How ‘green’ is your lawn? The City of Fresno in California think’s not very ‘green’ at all and is proposing to ‘buy back’ lawns from home owners in an effort to stop people pouring the States’ precious water resources all over them. This is part of an Urban Water Management Plan approved by the Fresno City Council last month. The Assistant Director or Public Utilities, Garth Gaddy, said he could see the City paying $9 or $10 a square foot to homeowners who sign contracts saying they won’t reinstall lawns.

Given that Fresno’s peak water usage during the winter, when most residential sprinkler systems are shut off, is approximately one third of what it is in the summer, this makes good economic and environmental sense. In a City with an expanding population based, it’s a cheap of way of not having to find, treat and deliver new water.
Those “cash for grass” type programs are growing in popularity, said Jennifer Persike, public affairs director for the Association of California Water Agencies.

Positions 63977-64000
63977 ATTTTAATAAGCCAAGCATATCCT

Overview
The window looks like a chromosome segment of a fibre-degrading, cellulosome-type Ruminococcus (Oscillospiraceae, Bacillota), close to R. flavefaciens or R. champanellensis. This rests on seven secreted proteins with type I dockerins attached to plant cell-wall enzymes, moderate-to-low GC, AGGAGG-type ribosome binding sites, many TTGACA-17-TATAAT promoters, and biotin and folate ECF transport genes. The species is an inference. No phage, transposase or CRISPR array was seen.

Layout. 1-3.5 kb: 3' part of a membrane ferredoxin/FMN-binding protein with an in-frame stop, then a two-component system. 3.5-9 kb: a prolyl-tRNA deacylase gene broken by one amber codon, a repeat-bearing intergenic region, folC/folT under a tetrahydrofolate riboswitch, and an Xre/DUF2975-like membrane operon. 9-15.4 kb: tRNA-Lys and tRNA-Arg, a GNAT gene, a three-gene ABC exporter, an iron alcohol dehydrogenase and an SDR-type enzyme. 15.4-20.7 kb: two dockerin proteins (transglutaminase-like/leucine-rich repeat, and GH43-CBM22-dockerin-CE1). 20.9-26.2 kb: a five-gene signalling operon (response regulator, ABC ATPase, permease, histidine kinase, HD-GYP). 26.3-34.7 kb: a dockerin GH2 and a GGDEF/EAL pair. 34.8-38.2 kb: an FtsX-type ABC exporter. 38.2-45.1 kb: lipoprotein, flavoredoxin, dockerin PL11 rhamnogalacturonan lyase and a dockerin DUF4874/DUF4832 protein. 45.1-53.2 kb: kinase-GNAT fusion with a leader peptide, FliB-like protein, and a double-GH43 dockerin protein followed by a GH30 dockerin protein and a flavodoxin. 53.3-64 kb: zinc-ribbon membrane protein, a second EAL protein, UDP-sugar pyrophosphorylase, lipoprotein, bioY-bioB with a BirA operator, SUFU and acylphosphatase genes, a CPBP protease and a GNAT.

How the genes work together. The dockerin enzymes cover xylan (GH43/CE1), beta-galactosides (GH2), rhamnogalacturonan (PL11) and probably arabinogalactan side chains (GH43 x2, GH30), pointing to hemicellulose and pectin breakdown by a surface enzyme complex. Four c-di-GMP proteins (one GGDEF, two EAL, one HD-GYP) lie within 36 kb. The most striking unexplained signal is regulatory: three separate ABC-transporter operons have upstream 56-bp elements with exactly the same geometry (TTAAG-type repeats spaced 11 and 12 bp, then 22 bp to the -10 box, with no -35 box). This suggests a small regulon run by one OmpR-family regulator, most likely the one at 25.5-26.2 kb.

In Minnesota people were also concerned with the environmental footprint of lawns and enacted the Phosphorus Lawn Fertilizer Law to restrict application of phosphorus fertilizers to prevent nutrient enrichment of their lakes and rivers. While they are the only state so far in the US to enact such a law, the Province of Manitoba in Canada has just followed suit and enacted a similar law.

In addition to a plentiful supply of water and fertilizer, any home owner worth his salt knows that it’s only right and proper to give his lawn a good dose of herbicide every now to keep any insolent daisies at bay. This practice too however is coming under pressure, with several municipalities across North America enacting by-laws to ban the use of cosmetic pesticides and herbicides to protect the environment.

The solution to all of this? Jim Hagedorn, the CEO of and Chair of ScottsMiracle-Gro thinks it genetically modified grass. ‘When it comes to grass, people worry about watering, maintenance, and weeds, three headaches that genetic engineering – transgenic turf – could dramatically alleviate. “That’s the big kahuna for consumer lawns,” he says. “Solve those three issues and you’re a friggin’ hero!”
Nearly 50,000 square miles of the continental US is covered by lawn, according to estimates by ecologists at NASA’s Ames Research Center. Using satellite and aerial imagery, the team calculated that irrigated grass covers three times more land in the US than irrigated corn does. That makes turf the nation’s most widespread irrigated crop.